Wheat — and not almonds, pumpkins or even grapes — is what attracted farmers to the Manteca region after the Gold Rush in a bid to make a living.
The crop started appearing in the area in 1850. It was about the only viable crop for several reasons. First there was no irrigation. Developed markets were thousands of miles away. There were also two basic soil choices — adobe, which retains moisture but is impassable during winter, and sandy loam that can be farmed year-round.
The geological boundary for the two types of soils is along French Camp Road. Passable roads dictated that travel take place away from adobe soil. It is why the route to the southern mines near Sonora went along the route that French Camp Road today follows until it reaches East Highway 120.
Satellite images show a stark difference between soils on either side of French Camp Road.
Sandy loam was so plentiful around Manteca that the region was originally known by early farmers as “The Sandy Plains.” It was also a natural for wheat.
In 1852, some 4,001 acres countywide were planted in wheat. It was a minuscule amount compared to cattle that was clearly king in San Joaquin County through at least 1862-64. That’s when drought ravaged the area dubbed by Hollywood TV producers as “The Big Valley” in a series set in the 1870s that debuted in 1965 forcing ranchers to switch to the only other viable way at the time of making a living off the land — wheat.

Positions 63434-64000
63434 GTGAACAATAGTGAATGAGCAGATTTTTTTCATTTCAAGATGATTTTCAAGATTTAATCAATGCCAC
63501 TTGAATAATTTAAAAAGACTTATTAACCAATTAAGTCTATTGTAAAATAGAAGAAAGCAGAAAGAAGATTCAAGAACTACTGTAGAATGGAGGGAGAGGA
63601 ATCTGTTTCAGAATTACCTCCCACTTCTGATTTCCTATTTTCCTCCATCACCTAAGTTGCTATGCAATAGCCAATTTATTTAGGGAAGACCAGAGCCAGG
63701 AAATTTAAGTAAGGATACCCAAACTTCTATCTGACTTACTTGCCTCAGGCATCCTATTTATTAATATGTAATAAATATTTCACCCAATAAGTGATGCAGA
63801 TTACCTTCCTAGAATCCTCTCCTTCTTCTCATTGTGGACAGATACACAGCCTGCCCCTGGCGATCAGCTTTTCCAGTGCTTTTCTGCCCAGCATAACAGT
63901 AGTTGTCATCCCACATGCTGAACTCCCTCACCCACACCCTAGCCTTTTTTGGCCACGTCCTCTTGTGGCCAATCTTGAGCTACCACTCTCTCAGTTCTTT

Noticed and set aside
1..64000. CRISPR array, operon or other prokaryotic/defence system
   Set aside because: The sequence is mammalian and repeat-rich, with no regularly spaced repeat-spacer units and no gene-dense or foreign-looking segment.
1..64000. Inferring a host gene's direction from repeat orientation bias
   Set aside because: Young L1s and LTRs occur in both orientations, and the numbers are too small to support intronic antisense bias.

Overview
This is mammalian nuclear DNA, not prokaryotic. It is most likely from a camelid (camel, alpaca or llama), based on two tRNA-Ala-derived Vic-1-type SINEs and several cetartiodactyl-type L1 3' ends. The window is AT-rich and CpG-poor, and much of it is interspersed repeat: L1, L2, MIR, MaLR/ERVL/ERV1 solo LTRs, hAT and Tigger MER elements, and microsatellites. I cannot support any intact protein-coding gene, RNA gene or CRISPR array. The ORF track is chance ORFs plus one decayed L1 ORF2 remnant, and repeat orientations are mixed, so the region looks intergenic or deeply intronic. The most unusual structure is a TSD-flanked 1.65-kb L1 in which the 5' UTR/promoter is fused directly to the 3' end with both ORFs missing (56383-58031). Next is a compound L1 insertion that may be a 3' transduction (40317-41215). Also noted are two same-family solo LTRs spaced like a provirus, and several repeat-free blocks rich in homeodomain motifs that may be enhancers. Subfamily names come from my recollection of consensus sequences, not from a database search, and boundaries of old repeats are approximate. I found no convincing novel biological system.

From 1865 to 1885 San Joaquin County — including the Manteca region — developed a reputation “second to none” as according to agriculturists of the time for producing wheat and barley of good quality and quantity,
A growing world market for wheat continued to make wheat the No. 1 crop.
Grain was shipped to Stockton for movement by boat either on barges or wagon. They also went to San Joaquin City, a settlement some seven miles southwest of Manteca on the western side of the San Joaquin River near the confluence with the Stanislaus River. That was the farthest point south on the San Joaquin River that ships could navigate at the time.
Although, ultimately, sediment build-up made the river that far south impassable for ships of the time, it was the network of railroads that developed in the 1870s that eventually caused the demise of San Joaquin City. Trains could move the crops to Stockton within two days as opposed to weeks when wagons and barges were used.
SJ County topped
world in wheat
production in 1880
In 1880, San Joaquin County raised the fifth largest wheat crop in the world. It was in excess of 3 million bushels or enough to fill 1,024 freight cars.
Early crop yields were placed at as much as 80 bushels an acre. Not rotating crops started depleting the soil to the point the yield eventually dropped to 15 bushels per acre.
By 1900, grain no longer was the top crop. Alfalfa and melons along with grapes surpassed grain production. Almonds were also being introduced at the dawn of the 20th century.
The switch to watermelons made Manteca the self-proclaimed “Watermelon Capital of the World.”
Historical accounts note that Ed Powers introduced watermelons to 200 acres. That produced enough to fill 200 railroad cars and netted him $18,000.